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I got this strange problem while writing code for an exercise.

First when I pick the first option, enter a faulty entry. It's supposed to go to an else branch of my code but instead it gets stuck in there. I really don't know why. This also happens when I enter a "game title" with a space in between.

Secondly the line I commented out at the delete branch:

iter = gameTitles.erase(iter);

... doesn't work at all. What I'm trying to do is deleting an entry by typing it out and after that comparing it to an entry so it knows what to delete. That's why I'm also using the iterator.

// Exercise 1
/*
Write a program using vectors and iterators that allows a user to maintain a list of
his or her favorite games. The program should allow the user to list all game titles,
add a game title, and remove a game title.
*/

#include <iostream>
#include <windows.h>
#include <string>
#include <vector>

using namespace std;

int main(){
    bool    bLoop   = true;
    int     nChoice;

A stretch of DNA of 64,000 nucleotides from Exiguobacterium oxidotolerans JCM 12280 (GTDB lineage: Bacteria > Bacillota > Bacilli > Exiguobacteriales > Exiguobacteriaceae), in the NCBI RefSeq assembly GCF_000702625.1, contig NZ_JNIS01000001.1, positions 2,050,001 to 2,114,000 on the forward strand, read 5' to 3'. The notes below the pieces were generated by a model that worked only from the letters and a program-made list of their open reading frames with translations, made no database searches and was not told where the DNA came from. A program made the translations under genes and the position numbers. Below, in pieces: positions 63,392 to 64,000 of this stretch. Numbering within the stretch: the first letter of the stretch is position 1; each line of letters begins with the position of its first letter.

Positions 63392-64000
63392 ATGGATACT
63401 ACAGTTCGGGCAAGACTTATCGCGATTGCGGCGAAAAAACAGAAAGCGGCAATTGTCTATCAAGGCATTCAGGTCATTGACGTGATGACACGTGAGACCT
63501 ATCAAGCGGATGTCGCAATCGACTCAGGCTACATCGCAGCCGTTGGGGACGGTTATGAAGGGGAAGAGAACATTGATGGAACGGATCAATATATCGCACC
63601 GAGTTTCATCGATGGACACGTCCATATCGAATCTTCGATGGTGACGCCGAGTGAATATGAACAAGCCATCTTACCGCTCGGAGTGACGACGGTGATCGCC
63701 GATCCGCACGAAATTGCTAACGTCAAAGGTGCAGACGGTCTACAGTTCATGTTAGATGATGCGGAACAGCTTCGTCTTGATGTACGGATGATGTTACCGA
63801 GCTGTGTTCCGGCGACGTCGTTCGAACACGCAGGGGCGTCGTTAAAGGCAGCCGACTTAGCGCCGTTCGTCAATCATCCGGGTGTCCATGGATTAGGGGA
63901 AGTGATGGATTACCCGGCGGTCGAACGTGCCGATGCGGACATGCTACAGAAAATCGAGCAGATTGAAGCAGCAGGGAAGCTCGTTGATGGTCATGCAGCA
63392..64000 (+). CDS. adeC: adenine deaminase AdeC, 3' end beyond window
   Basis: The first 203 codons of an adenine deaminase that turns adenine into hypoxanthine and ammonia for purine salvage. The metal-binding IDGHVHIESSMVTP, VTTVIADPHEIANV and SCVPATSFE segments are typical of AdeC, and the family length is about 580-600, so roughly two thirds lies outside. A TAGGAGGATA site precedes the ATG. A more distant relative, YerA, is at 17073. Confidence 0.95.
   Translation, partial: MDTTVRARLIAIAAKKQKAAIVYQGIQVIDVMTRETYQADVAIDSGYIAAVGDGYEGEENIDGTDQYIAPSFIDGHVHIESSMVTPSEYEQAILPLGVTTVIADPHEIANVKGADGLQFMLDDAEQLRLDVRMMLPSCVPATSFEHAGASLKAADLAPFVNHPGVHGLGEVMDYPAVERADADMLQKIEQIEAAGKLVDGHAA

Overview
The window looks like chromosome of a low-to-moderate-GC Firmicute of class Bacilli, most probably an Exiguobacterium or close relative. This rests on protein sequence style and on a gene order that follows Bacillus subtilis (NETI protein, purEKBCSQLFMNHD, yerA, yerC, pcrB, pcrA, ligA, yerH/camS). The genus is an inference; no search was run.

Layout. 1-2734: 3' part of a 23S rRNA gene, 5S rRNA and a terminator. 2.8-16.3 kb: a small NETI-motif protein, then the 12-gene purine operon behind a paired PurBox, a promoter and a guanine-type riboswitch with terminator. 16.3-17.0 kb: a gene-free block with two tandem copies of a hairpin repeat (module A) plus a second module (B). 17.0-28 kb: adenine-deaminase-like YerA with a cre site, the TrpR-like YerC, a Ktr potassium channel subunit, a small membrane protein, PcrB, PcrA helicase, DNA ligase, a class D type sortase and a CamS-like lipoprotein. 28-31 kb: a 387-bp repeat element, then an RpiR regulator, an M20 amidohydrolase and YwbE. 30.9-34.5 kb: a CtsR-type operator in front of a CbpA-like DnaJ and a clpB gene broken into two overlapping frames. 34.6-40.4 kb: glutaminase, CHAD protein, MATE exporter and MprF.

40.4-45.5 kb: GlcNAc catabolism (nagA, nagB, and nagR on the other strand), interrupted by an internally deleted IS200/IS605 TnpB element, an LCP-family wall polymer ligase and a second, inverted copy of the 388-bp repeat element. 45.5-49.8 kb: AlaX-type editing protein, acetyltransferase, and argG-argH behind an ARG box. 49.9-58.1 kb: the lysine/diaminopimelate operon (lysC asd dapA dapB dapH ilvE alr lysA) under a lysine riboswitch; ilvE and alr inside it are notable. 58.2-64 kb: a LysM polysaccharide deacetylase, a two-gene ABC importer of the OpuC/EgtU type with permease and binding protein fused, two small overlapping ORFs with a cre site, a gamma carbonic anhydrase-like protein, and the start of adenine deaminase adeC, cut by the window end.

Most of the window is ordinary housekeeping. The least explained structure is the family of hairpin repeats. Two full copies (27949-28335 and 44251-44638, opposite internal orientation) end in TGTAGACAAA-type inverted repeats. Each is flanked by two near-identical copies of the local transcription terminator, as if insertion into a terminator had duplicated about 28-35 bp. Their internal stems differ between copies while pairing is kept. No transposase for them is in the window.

char    cChoice;
    string  sInput;

    vector<string>::const_iterator iter;
    vector<string> gameTitles;

    while(bLoop){
        // -Head
        cout << "///////////////////////////////////\n// My Favorite Games\n\n";
        cout << "1. Add title\n2. Delete title\n3. Clear list\n\n";

        // -List
        if(!gameTitles.empty()){
            for(iter = gameTitles.begin(); iter!=gameTitles.end(); ++iter){
                cout << "-" << *iter << endl;
            }
        }

        cout << "\n:: ";
        cin  >> nChoice;

        // 1. Add
        if(nChoice == 1){
            cout << "\nGame Title: ";
            cin >> sInput;
            gameTitles.push_back(sInput);
        }

        // 2. Delete
        else if(nChoice == 2) {
            cout << "Delete Title: ";
            cin >> sInput;

            for(iter = gameTitles.begin(); iter!=gameTitles.end(); ++iter){
                if(*iter == sInput){
                    cout << "erased";
                    //iter = gameTitles.erase(iter);
                }
            }
        }

        // 3. Clear
        else if(nChoice == 3){
            cout << "Are you sure? (y/n) ";
            cin >> cChoice;
            if(cChoice == 'y'){
                gameTitles.clear();
            }
        } else {
            cout << "\nInvalid Choice, Please try again.\n";
        }

        // -Clean
        system("PAUSE");
        system("cls");
    }
}

EDIT: Solved first issue. Used a normal iterator instead of a constant one

EDIT2: Solved second issue, here is my corrected code:

// Exercise 1
/*
Write a program using vectors and iterators that allows a user to maintain a list of
his or her favorite games. The program should allow the user to list all game titles,
add a game title, and remove a game title.
*/

#include <iostream>
#include <windows.h>